When Thomas Hillier was first studying he was engaged in what he described as “quite simple down-the-line architecture,” but by the time his studies were complete he was interested in architecture as a form of spatial narrative. “I began to think about telling the narrative of the people, how they affect the space, and how this story develops not only in the architecture but how it actually creates the architecture.” Hillier realized that beginning a project by creating characters was a way of escaping the restrictions of site and context. “Being the author allows you to play, and now it’s something I try and do all the time.” Evidence of his playing around was on exhibition at RAW Gallery in Winnipeg from March 1 to April 1, 2012.
Hillier’s narrative invention has led him to the story of Mel and Judith, an English couple who begin a new life in Luxor, Egypt where Mel brews bathtub beer and Judith bakes rose bread in her bread garden. Their manor took the form of a cross-cultural lampshade. In The Emperor’s Castle he found another way to give narrative a spatial form, although in this case his point of departure was a woodblock print by Ando Hiroshige, the 19th-century Japanese printmaker. Hiroshige’s print tells the story of a frustrated love affair between a princess and a cow herder. Hillier takes the characters and presents them as pieces in an architectural frame that partakes of the floating world at the same time that it picks up the appearance of modern and contemporary art, including nods to Joseph Cornell, Marcel Duchamp’s Large Glass and Lee Bontecou. There is as well, a hint of surrealism in the work. “Architecture is and always has been the invention, representation and manifestation of our dreams and desires,” he writes in his artist’s statement. Not surprisingly, Hillier has a close affinity to Sarah Sze and her dreamlike sculptural installations. “Sze was someone I did look at while I was producing The Emperor’s Castle. I like the fun in her work but there are also these spatial connotations, especially with the staircases she runs up the sides of buildings. They are really lovely pieces, but they make you question what you’re looking at, both as space and as art.”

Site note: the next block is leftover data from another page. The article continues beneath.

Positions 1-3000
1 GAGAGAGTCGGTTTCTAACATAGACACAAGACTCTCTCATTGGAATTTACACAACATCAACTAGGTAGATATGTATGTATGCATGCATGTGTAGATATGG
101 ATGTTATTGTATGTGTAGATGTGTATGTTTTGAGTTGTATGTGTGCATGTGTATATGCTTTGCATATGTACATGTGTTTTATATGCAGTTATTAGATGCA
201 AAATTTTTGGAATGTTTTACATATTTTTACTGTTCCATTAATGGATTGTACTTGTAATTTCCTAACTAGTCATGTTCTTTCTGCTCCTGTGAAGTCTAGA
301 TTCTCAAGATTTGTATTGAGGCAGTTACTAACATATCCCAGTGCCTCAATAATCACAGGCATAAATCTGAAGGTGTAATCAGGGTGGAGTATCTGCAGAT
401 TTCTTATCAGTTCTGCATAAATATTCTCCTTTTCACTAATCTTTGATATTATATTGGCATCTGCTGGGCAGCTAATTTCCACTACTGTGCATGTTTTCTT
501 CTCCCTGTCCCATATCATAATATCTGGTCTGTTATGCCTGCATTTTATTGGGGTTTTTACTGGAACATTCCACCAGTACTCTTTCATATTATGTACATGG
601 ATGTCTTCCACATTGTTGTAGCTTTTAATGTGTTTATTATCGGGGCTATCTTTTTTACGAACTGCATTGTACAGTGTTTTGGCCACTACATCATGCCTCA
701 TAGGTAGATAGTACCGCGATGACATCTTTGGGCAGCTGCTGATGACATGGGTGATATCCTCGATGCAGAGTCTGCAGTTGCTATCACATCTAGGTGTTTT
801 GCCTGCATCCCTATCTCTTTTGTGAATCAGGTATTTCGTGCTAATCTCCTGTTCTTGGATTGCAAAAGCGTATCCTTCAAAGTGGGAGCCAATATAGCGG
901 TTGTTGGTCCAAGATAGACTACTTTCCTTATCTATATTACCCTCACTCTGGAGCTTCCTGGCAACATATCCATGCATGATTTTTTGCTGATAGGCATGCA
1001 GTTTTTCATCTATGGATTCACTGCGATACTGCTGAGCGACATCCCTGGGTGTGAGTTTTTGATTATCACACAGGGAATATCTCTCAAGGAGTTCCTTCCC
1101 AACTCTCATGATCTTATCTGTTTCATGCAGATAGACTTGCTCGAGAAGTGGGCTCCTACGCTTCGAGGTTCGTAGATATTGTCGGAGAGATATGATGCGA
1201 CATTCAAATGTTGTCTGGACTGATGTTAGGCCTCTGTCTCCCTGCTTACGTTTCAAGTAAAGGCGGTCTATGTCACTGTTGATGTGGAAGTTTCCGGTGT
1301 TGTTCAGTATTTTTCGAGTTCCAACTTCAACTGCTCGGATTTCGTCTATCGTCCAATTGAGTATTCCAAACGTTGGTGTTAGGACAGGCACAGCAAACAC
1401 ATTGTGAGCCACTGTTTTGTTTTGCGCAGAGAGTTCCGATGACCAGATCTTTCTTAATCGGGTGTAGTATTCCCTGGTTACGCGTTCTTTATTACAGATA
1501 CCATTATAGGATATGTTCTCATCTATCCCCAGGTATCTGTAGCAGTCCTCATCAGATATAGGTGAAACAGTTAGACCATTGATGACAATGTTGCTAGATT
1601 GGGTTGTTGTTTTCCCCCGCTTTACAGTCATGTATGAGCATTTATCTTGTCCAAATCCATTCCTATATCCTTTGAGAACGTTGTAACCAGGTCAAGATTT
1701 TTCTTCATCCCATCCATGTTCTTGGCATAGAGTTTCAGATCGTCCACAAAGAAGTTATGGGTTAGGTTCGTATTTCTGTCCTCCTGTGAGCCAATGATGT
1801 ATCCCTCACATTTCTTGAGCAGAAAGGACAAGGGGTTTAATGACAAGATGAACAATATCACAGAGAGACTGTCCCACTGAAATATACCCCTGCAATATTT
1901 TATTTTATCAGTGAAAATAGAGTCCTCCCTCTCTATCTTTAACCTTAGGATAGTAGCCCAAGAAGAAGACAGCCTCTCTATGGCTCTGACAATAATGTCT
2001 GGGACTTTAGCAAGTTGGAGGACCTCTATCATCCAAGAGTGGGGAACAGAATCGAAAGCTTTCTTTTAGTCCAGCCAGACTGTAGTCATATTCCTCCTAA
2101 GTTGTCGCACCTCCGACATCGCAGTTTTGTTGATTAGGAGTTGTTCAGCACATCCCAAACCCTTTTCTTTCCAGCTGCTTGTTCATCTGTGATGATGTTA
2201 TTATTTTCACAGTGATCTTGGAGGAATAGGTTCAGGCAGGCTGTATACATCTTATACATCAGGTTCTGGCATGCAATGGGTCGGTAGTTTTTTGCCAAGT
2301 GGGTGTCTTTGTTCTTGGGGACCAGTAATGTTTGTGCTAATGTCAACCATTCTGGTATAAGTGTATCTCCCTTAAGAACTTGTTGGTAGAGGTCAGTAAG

More and more, Hillier’s architecture is a form of narrative self-portraiture. “My projects begin in architecture but they aren’t about reality. They’re about a story that comes to life–maybe exists or maybe doesn’t.” He views The Emperor’s Castle as more formal and resolved. “But with Mel and Judith I can always continue with kitsch and Britishness. In that regard, Mel and Judy have more play.” Hillier thinks of them as “a simple story come to life, based on my family and where I come from.” He already has plans for the appearance of other characters in the narrative.
He holds the notion that both technological advances and a changing attitude (both within and outside the profession) have meant there is more likelihood that fantastic projects will be at least considered, if not developed. He points to the work of Zaha Hadid, which was once considered radical, and has now become quite conventional. “Getting people’s ideas outside of their heads is a lot easier than it was.”